A global carbon market mechanism for aviation is being tipped to shape international emissions trade as governments are likely to move more slowly in crafting new measures under the Paris Agreement, a conference heard on Wednesday.
December’s Paris pact rang in a new era of international carbon trading by enabling countries to collaborate in meeting their goals and establishing a new market mechanism, but both are expected to take years to be elaborated enough to stimulate activity.
“Responsibility for elaborating rules is put on [UN negotiating body] SBSTA, which when it meets in May in Bonn will start thinking about how this can be implemented,” UNFCCC official Niclas Svenningsen told the Argus Emissions Markets conference in Amsterdam.
“The first place the rules can be agreed is at the [UN climate conference] in November, though most likely it will be in 2017, 2018. Once that is done we can come into operation.”
These talks are likely to run into headwinds from the start as negotiators will have different interpretations of the Paris text, according to Andrei Marcu, head of the Carbon Market Forum at think tank CEPS.
“There is an enormous amount of interpretation to be had, from the Bonn discussion, because people put their hooks in the text,” he said.
He added that one potential sticking point could be the Agreement’s references to transparency and governance, which some parties might try to interpret as a centralised governance that other negotiators would oppose.
It is also unclear where demand under the new market mechanisms would emerge as only a handful of smaller nations are initially likely to be buyers.
In the meantime, many of the same expert government negotiators are working on a deal for an aviation market mechanism due to be struck in October at UN aviation agency ICAO, to take effect from 2020.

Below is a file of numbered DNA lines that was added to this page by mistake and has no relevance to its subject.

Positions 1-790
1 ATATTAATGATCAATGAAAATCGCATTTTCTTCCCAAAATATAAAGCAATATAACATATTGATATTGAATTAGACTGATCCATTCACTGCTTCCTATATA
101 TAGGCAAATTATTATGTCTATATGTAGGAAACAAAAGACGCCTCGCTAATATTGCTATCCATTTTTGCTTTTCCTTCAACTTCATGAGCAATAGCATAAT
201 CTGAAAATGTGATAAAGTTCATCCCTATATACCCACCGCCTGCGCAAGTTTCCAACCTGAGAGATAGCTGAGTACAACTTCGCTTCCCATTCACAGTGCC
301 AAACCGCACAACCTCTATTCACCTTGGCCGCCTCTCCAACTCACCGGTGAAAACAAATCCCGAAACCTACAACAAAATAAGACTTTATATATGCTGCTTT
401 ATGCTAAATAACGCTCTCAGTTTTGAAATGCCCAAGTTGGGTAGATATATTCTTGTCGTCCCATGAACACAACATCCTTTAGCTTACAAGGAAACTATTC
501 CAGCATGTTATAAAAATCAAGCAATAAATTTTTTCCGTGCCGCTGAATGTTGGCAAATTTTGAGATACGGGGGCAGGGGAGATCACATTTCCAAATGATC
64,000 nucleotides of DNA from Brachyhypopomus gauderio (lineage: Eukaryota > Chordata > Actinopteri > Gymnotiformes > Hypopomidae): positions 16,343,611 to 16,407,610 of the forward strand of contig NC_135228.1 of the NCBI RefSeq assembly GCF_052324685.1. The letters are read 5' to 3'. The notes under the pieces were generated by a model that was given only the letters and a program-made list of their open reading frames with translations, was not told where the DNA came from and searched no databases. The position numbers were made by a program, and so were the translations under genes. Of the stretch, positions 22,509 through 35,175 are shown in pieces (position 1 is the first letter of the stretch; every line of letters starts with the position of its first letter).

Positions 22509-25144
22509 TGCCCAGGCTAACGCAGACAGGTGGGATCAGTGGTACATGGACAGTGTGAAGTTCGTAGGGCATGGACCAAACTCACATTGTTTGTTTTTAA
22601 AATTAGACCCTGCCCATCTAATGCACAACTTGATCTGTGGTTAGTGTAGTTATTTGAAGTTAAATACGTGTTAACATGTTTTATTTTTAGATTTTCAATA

“The work that happens in ICAO will have relevance to the UNFCCC. It will set a precedent for the types of instruments and architecture that carbon markets will use in the future, so it might be a good first taste,” said Jeff Swartz of carbon market business association IETA.
The closed-door ICAO talks have focused on a global offset mechanism that would require airlines to buy a yet-to-be-agreed type of carbon unit to ensure the aviation sector has no net emissions growth after 2020. One study suggests this demand could amount to 3.3 billion tonnes-worth of carbon units over 2021-2035.
The ICAO and UNFCCC processes might even connect.
“We don’t know what will come out of ICAO and I know the discussions at the moment are very much about using a whole range of offset sources including the voluntary market,” said Martin Hession, a European Commission official and one of the bloc’s senior international climate negotiatiors.
“But I think [the EU is] interested in seeing whether potentially significant demand in the ICAO sector could be as a prompt start for the new mechanism. I think we will be looking at pre-2020 demand for credits for that mechanism.”
By Ben Garside – email@example.com